Discussion:  Roundtable 
Topic:  Mutually Exclusive and Complementary Events 
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Subject:  RE: Mutually Exclusive and Complementary Events 
Author:  Craig 
Date:  Oct 27 2004 
a quickbrush sketch of independence in all that is necessary. I agree with
"mathman"'s colleague that independence can be a very cerebral topic. My
juniors and seniors in AP Statistics struggle with it... I can't imagine
expecting middle schoolers to master independence. It appears from the
standards that "outcome of one trial does not affect outcome of another trial"
is as precise a definition (and understanding) of independence as your students
need.
I don't particularly like your example with "complementary" vs. "independent."
It adds layers of confusion; I would go the other way, and make sure that with
"compl." we're talking about different outcomes from the same experiment, while
with independent we're (usually) talking of the outcomes of different
experiments. While getting a head and getting a tail are complementary events
with regards to the outcomes of a single coin toss, it doesn't make sense to
talk about a single outcome (either heads or tails) as being independent...
independent from what? Getting a head on one coin toss is entirely independent
of getting a tail on another coin toss, though. Said another (more complicated)
way: "mutually exclusive" and "complementary" refer to the sample space;
"independent" refers to the trial, or the selection of an item from the sample
space.
For example, if Mom has a cookie jar with 3 burnt cookies and 5 good cookies,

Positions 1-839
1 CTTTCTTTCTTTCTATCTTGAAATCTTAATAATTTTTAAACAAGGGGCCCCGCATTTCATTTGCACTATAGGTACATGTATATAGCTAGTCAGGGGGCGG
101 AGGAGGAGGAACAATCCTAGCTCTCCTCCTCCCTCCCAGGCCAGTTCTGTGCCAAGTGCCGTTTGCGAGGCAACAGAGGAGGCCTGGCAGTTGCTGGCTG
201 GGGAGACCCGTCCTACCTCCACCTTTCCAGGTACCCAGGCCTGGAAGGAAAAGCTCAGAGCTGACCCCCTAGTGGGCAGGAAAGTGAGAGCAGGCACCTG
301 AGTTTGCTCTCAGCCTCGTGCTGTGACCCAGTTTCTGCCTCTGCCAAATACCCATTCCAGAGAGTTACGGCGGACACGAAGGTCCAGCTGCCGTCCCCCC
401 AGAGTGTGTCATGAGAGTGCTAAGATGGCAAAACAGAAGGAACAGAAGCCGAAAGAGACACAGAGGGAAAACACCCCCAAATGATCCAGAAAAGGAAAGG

knowing that Susy got a good cookie affects the outcome of whether I get a good
cookie if I'm stuck getting my cookie after Susy. My getting a good cookie and
Susy getting a good cookie are dependent events. On the other hand, if we're
playing Monopoly and I roll doubles on my turn, you are no more or no less
likely to roll doubles on your turn. Rolls of the dice are independent.
I'm not sure from reading the standards whether you need students to be able to
figure out the probability of getting two heads if you toss a coin twice... the
"multiplication counting principle" uses the fact that coin tosses are
independent to get (1/2)*(1/2) = 1/4. On the other hand, the probability of
getting two burnt cookies also uses the multiplication counting principle: it's
(3/8)*(2/7) = 5/56. Note that 2/7 is NOT equal to 3/8... the probability for
the second cookie depends on the outcome of the first cookie.
I hope I haven't rambled too much...
Craig
EALR 1.4.1
> Understand the concepts of complementary, independent, and mutually
> exclusive events.
Grade Level Expectations (suggested)
> •Determine and explain when events are mutually exclusive (e.g.,
> your grade on a test is an A, B, or C). [CU, MC]
•Determine and
> explain when events are complementary (e.g., a person awake or
> asleep, you pass or fail a test, coin throw  heads or tails). [CU,
> MC]
•Identify or explain when events are complementary, mutually
> exclusive, or neither (e.g., spinning a 4 or a 5 but with the
> possibility of spinning 1, 2, 3, or 6) and explain. [CU]
EALR
> 1.4.2 Understand and apply the procedures for determining the
> probabilities of multiple trials.
Grade Level Expectations
> (suggested)
•Calculate the probabilities of independent or
> mutually exclusive outcomes or events.
•Calculate the probability
> of an event given the probability of its complement.
Test Item
> Characteristics:
a) Items may ask students to identify mutually
> exclusive or complementary events.
b) Items may ask students to
> explain when events are complementary, mutually exclusive, or
> neither.
c) Items may ask students to list the outcomes of mutually
> exclusive or complementary events.
d) Items may ask students to
> identify or determine probabilities of experiments and situations
> including complementary or mutually exclusive events as a ratio,
> decimal, or percent.
e) Items may ask students to revise a game
> with unequal probabilities to make it a fair game.
 
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